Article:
More than a meal '“ how Sheffield lunch clubs are tackling loneliness
Lunch clubs for older people will continue to get council funding so they can tackle loneliness in Sheffield communities.
Council bosses have pledged to fund 51 lunch clubs until 2022 to help reduce isolation amongst older people. More than 60 percent of people who attend lunch clubs are aged 80-plus.
A budget of Â£189,000 per year, for the next three financial years, will be split between direct funding to lunch clubs and a service to help support and develop them.
Lunch clubs would usually be invited to reapply for funding but the council says calculating and monitoring the grants has become complicated so it wants to streamline the process.
In a report, Alex Shilkoff, Sheffield Council community services manager, says: 'The purpose of the fund is to maintain and improve the wellbeing of older people by supporting the delivery of lunch clubs to reduce loneliness and isolation, and increase connections to friends and the community.
'Lunch clubs are so much more than lunch. They provide opportunities to socialise, volunteer and take part in a range of activities. Feedback from clubs indicates they continue to have a hugely positive impact for older people and are a good example of community action to address local need.
'Lunch clubs play an important part in the ongoing health and wellbeing of older people. Membership not only provides a hot meal to people that might otherwise not cook from scratch for themselves but the connection with other people.
'Making friends can provide wider support which ultimately prevents over reliance on statutory services, and helps people maintain a fulfilled life and independence.
'They cater for a wide range of members but the over 80s form a large group, often frail, living alone and isolated.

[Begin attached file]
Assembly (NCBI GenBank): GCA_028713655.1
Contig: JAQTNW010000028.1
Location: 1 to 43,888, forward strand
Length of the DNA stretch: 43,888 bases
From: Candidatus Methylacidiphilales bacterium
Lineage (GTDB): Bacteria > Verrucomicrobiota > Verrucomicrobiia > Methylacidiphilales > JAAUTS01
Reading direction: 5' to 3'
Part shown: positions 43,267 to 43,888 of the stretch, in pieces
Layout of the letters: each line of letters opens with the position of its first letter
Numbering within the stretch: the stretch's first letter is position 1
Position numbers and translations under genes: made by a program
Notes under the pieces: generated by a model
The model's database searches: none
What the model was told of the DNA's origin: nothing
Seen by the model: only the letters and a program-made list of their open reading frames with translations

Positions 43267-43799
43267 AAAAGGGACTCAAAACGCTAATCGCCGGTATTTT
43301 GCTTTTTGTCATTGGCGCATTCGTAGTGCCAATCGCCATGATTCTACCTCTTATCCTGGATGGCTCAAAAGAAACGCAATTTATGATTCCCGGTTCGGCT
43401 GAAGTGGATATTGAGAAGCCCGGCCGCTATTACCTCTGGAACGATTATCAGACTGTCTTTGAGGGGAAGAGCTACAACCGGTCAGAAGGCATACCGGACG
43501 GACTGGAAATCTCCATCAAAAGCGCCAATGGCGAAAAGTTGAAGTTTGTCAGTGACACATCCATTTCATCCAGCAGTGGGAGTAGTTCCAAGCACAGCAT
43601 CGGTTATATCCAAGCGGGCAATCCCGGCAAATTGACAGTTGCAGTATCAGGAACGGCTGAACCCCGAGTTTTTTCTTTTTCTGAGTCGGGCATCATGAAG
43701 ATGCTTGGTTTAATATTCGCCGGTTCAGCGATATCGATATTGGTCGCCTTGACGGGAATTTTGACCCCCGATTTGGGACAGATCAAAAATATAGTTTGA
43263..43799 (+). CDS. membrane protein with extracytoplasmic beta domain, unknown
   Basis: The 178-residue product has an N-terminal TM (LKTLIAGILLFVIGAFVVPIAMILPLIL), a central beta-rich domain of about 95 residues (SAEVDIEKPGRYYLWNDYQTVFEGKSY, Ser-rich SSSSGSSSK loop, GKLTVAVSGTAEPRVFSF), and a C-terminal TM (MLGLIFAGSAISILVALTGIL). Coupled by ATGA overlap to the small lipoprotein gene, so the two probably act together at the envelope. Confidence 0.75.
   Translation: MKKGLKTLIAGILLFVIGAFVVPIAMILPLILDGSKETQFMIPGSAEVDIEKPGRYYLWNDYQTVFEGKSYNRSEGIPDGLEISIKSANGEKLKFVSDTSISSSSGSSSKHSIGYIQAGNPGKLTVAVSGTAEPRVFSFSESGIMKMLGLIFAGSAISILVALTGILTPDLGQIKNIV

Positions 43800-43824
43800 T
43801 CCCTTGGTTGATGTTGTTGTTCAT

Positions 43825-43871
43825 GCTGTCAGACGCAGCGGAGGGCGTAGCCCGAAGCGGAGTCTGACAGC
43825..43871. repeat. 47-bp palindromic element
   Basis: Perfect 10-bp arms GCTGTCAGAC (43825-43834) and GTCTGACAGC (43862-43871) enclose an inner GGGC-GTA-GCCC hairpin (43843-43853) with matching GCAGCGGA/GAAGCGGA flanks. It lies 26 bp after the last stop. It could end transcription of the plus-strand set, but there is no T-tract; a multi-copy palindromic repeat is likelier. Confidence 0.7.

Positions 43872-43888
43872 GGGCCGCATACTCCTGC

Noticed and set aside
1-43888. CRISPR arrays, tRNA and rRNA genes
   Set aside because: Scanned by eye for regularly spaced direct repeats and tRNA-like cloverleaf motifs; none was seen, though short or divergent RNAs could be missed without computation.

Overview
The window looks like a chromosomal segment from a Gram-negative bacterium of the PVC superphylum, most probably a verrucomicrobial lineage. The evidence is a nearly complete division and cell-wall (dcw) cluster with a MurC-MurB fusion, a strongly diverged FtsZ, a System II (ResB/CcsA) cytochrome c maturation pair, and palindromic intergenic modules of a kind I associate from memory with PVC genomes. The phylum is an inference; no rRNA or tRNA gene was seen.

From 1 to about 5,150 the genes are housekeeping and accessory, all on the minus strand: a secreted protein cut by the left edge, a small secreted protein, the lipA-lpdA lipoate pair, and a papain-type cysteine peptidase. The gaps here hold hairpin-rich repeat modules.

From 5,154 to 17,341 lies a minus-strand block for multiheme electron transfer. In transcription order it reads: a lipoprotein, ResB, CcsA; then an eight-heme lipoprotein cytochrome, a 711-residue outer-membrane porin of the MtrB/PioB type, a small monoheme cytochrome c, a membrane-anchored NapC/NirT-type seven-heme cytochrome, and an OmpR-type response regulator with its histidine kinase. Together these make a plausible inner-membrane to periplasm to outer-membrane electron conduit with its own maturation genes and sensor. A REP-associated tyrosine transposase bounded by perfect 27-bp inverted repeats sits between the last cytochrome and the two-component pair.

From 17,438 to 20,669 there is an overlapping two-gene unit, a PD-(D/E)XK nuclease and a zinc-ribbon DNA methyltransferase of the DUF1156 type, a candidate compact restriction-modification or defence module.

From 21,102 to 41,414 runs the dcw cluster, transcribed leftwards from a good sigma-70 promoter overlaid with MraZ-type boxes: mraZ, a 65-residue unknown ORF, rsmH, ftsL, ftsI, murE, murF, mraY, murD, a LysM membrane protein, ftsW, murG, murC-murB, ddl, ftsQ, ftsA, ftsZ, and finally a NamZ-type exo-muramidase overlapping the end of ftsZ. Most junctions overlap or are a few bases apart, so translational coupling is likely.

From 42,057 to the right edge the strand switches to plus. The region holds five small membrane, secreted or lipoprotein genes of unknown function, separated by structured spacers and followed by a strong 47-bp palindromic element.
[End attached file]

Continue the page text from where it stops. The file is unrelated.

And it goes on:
'We know that people who are socially isolated are between two and five times more likely to die prematurely than those who have strong social ties so every effort to support lunch clubs to provide this function is essential.'
The majority of clubs are run solely by volunteers and rely on additional support when they are in crisis so some funding will be set aside for development work. This could help train Â volunteers, manage finances, meet legal health and safety standards, vary the activities they offer and plan for the future.
The fund will be open for any group to apply, although priority will be given to areas with high levels of economic deprivation and gaps in provision for older people.
Clubs which simply deliver a hot meal and company can apply for a basic Â£500 grant which must be used towards rent and/or transport.
There will also be an enhanced grant for clubs which want to deliver a range of activities in return for a grant covering 100 per cent of rent and community transport costs.
The council has taken the lead on this although the Government looks set to make it statutory for councils to tackle loneliness and isolation.
Sheffield lunch clubs
51 clubs across the city received funding totalling Â£128,674 The total membership across all funded clubs is 1,555 Investment per person is equal to Â£83 63 per cent of members are aged over 80 There are 2,316 lunch club sessions held during the year 53,505 meals are provided during the year Volunteers total 613 Number and value of volunteer time 56,270 hours (Â£492,365)